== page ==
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Varner: What's unfair about the fair tax

Varner: What's unfair about the fair tax

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Washington state is one of several with no state income tax. Among others are Nevada, Texas, Florida and — contiguous to “Taxachusetts” and socialist Vermont — tiny New Hampshire. Florida is a magnet for residents of New York and New Jersey.

Several years ago, there was a fair tax ballot initiative to introduce a state income tax in Washington state. Voters were told it only applied to the rich. It shouldn’t have been so hard to vote to raise taxes on other people, but the initiative was voted down. Voters may have thought “them today, but me tomorrow.” We face a similar question in a few weeks, so thought is in order.

Business creativity coming out of Washington state has enriched us all immeasurably. Boeing at an earlier time with headquarters, but not production, here. Microsoft and Amazon came out of Washington garages, and with two outlets and long lines on the ISU campus Starbucks. What the first mate on Moby Dick’s Pequod ship (named Starbuck) has to do with coffee remains unclear to me. While socially more liberal voters did not want to mess with the entrepreneur-friendly culture of their state.

Now to Illinois. The 1970 Constitution provides that if Illinois were to have an income tax, it would be flat. This means after a few deductions, everyone pays the same percentage of their income. Our federal tax system is graduated, and those with higher incomes pay at higher rates. Despite noise to the contrary, that much-maligned top 1% pays a higher percentage of their income than the lower groups. Anyone can fully avoid all federal taxes by quitting their jobs and investing in the loophole tax-free municipal bonds.

What was in the minds of those 1970 framers of the Illinois Constitution that they put that restriction in? My answer is that they had a feel for Illinois politics. Illinois politicians need restraints. Most of us have a sense of this and we know it is nothing new. It came to me watching that excellent film “Lincoln.” It was, as Yogi Berra said, déjà vu all over again. The film had the narrow theme of getting the votes for the 13th Amendment abolishing slavery. Lincoln knew how to get things done, and more than 150 years later, it is the same game.

Do we want to loosen current restraints on our politicians? We should look at the favors they have given to the politically connected.

They are stuck with the longtime 3% and now 4.975% rate, but loopholes are the purview of our legislators. A loophole is a preference or deduction that someone else gets. If it is yours, it is fair, just and for the benefit of the common good. Most of us would agree the property tax reduction for low-income seniors is the right thing.

That said, every deduction is a revenue hemorrhage and as a state employee, I really like being paid. Last year, I got a $206 tax credit for property tax paid on my residence. A credit means I paid $206 less in income tax.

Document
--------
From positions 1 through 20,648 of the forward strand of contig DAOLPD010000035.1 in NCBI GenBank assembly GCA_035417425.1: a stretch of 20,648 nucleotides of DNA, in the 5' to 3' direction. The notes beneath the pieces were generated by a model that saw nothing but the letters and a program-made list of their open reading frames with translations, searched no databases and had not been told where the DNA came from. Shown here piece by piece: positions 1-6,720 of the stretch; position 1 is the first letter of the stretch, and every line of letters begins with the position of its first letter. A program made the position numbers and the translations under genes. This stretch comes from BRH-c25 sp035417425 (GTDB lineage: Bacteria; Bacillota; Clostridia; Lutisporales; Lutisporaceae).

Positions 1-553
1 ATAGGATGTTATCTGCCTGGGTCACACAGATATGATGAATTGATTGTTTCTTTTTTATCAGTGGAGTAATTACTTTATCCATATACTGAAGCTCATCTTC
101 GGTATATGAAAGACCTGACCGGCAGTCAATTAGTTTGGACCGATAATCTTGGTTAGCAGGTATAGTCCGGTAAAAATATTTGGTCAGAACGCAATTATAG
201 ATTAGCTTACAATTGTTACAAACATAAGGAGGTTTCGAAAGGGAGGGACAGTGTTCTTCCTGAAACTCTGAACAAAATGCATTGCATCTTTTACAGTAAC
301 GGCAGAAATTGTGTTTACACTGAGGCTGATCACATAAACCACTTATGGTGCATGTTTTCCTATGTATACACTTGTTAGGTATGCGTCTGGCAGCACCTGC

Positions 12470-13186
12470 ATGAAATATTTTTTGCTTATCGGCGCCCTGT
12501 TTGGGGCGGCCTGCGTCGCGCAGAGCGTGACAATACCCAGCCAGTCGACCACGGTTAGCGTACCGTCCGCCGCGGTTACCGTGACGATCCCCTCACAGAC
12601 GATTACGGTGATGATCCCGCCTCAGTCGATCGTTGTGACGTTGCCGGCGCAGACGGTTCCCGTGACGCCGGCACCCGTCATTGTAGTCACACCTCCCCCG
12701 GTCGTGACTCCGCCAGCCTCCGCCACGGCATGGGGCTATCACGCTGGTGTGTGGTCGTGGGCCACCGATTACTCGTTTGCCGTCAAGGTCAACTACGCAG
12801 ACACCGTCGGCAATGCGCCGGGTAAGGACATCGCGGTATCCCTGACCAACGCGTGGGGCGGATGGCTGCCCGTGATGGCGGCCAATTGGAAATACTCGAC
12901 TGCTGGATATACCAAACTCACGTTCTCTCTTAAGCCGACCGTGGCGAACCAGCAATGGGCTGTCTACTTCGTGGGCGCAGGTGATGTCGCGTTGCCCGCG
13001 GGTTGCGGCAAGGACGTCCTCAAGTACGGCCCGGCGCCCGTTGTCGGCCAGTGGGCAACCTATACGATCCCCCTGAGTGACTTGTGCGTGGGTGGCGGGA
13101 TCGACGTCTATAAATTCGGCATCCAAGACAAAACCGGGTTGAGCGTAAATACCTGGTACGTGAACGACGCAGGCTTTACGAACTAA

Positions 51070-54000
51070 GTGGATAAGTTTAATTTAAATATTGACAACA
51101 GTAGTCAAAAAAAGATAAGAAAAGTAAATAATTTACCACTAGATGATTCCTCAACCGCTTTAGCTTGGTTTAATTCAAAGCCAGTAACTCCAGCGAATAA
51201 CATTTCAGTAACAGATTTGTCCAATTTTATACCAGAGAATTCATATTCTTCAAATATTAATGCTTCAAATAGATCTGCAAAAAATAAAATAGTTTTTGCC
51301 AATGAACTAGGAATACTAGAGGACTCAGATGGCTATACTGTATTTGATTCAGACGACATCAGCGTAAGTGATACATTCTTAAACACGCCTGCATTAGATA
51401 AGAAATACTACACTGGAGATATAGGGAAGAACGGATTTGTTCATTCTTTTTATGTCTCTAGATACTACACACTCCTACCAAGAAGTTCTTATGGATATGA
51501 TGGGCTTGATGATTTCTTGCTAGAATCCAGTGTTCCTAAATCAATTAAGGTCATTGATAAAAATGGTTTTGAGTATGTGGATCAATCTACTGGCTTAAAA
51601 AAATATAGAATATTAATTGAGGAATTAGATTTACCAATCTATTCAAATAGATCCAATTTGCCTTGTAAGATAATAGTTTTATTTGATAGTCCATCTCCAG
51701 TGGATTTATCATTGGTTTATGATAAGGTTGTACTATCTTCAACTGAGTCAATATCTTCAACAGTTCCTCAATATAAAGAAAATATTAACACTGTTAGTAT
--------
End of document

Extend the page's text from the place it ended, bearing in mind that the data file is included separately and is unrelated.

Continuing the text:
By contrast, a deduction means my taxable income is less. Pick up my house and move it a few miles east and the credit would be over $400 or think of the credit for those living on Chicago’s North Shore. This is a politically popular credit that is unnecessary and totally favors the rich. Think of the revenue hemorrhage. Illinois politics at work!

We are just warming up. Check out the Illinois Department of Revenue schedule M. Pages of preferences for the connected. My line is 24. I have an investment in what is labeled Chicago sub zone 24 z and get a deduction of about $6,000. Others might be putting a zero or two on my deduction. I call this perfectly legal corruption. I don’t believe our politicians are evil. They are playing the Illinois political game following in the footsteps of Lincoln. Once there, undoing a deduction is not politically easy. For example, many people have never forgiven President Ronald Reagan for tightening the deduction for employee paid business expenses.

If we vote to amend our constitution, there will be winners. That magnet Florida will be one. A friend of mine who had lived in Hinsdale for decades has just relocated just over the line to Wisconsin. This is the category of taxpayers who can easily relocate to another state. Northwest Indiana is an easy commute to Chicago, so live there, work in Chicago and your income tax is paid to Indiana.

Getting rid of schedule M and the property tax credit might well generate a lot more revenue than raising rates on those with higher incomes. We might also think that most of these current credits and deductions favor those with higher incomes. While we need to be careful who is making the argument, lowering tax rates can raise more revenue. Fairness and justice can really be in the eye of the beholder, but the early 21st Century reduction in capital gains tax from 28% to 20% and then 15% showed an enormous increase in revenue, as investors felt they were no longer locked into stale investments because of the taxes to trade for a better future.

OK, the bottom line. If you think Illinois politics is coming into a new era and a graduated tax is fairer, you know how to vote. If you think the constitutional framers of 1970 and the voters in Washington state had it right, then mark your ballot accordingly.

Varner is a professor of finance, insurance and law at Illinois State University

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